Even if you still think judges’ salaries are low, do you understand why citizens are so upset about the way the pay raise was enacted? How would you approach this issue differently in the future?

Tick, Tick, Tick
With the House and Senate taking another three-month break from session, Daugherty notes that, “There’s not much time left this year for real action on the Roadmap.”
· Session days in the House before October 1: 3
· Session days in the House during October: 8 (one non-voting)
· Session days in the House after the November election when at least 45 members won’t be returning and cannot be held accountable: 7 (one non-voting -- Nov. 27.)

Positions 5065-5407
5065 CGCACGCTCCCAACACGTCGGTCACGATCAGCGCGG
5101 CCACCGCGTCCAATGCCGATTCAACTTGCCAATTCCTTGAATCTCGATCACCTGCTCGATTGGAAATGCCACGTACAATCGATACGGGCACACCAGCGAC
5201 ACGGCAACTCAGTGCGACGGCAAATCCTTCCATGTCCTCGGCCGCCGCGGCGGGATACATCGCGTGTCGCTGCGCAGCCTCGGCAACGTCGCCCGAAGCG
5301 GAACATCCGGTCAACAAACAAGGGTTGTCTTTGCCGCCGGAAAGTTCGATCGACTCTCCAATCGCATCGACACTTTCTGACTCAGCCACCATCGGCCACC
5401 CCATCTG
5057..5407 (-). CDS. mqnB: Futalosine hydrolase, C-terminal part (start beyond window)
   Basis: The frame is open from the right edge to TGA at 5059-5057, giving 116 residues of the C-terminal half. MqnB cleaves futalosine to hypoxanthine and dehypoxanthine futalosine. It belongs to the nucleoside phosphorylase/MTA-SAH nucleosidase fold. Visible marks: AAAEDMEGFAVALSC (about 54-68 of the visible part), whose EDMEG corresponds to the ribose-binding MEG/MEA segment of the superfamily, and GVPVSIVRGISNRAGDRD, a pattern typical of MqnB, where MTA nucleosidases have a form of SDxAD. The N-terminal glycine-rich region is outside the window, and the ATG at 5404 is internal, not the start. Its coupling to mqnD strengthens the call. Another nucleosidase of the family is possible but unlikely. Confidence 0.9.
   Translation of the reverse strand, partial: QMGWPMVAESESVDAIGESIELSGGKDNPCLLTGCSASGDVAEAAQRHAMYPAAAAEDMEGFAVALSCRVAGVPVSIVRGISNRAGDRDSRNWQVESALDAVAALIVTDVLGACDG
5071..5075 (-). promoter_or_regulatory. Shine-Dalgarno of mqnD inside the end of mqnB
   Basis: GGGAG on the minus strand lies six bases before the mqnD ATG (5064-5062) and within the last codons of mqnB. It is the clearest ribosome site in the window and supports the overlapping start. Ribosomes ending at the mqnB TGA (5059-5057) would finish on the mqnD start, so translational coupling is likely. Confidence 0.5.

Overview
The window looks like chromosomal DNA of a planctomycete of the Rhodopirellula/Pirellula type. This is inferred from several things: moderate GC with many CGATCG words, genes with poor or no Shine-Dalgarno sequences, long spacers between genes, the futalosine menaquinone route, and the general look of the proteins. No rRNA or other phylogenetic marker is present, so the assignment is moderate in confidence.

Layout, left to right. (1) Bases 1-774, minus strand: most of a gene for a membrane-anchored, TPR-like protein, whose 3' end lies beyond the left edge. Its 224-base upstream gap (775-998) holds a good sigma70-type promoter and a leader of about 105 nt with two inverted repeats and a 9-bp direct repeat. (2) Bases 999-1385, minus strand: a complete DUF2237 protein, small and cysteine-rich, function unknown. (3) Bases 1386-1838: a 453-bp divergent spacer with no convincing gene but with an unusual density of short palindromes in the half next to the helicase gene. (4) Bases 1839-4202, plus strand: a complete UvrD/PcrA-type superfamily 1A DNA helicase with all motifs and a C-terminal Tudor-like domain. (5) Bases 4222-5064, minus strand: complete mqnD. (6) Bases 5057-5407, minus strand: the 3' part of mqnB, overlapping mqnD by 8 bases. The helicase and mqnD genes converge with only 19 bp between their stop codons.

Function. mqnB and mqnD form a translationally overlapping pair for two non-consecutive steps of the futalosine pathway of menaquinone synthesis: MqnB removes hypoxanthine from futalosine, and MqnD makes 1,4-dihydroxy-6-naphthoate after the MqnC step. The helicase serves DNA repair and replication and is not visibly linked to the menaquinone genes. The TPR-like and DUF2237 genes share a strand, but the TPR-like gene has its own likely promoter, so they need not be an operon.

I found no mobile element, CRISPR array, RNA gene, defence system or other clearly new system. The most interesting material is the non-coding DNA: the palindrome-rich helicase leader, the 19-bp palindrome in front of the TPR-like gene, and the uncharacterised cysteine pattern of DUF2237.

· Session days in the Senate: not listed on the Senate web site
· Days since the pay raise of 2005: 370
· Days until Election Day: 118
· Roadmap reforms enacted: 0

Questions for lawmakers:
What’s the purpose of a non-voting session day as the last scheduled day during lame-duck session? Could it be to give members one last “per diem”?

Tim Potts, Co-Founder
Democracy Rising PA
P.O. Box 618, Carlisle, PA 17013
717-243-8570

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Thanks, Tim. We will do our part to keep these issues before the voters of Pennsylvania. We urge all our readers to pressure their legislators to move on these issues immediately.

You should make yourselves familiar with the
Roadmap to Reform.

Or, click on the purple fingerprint!

Roadmap to Reform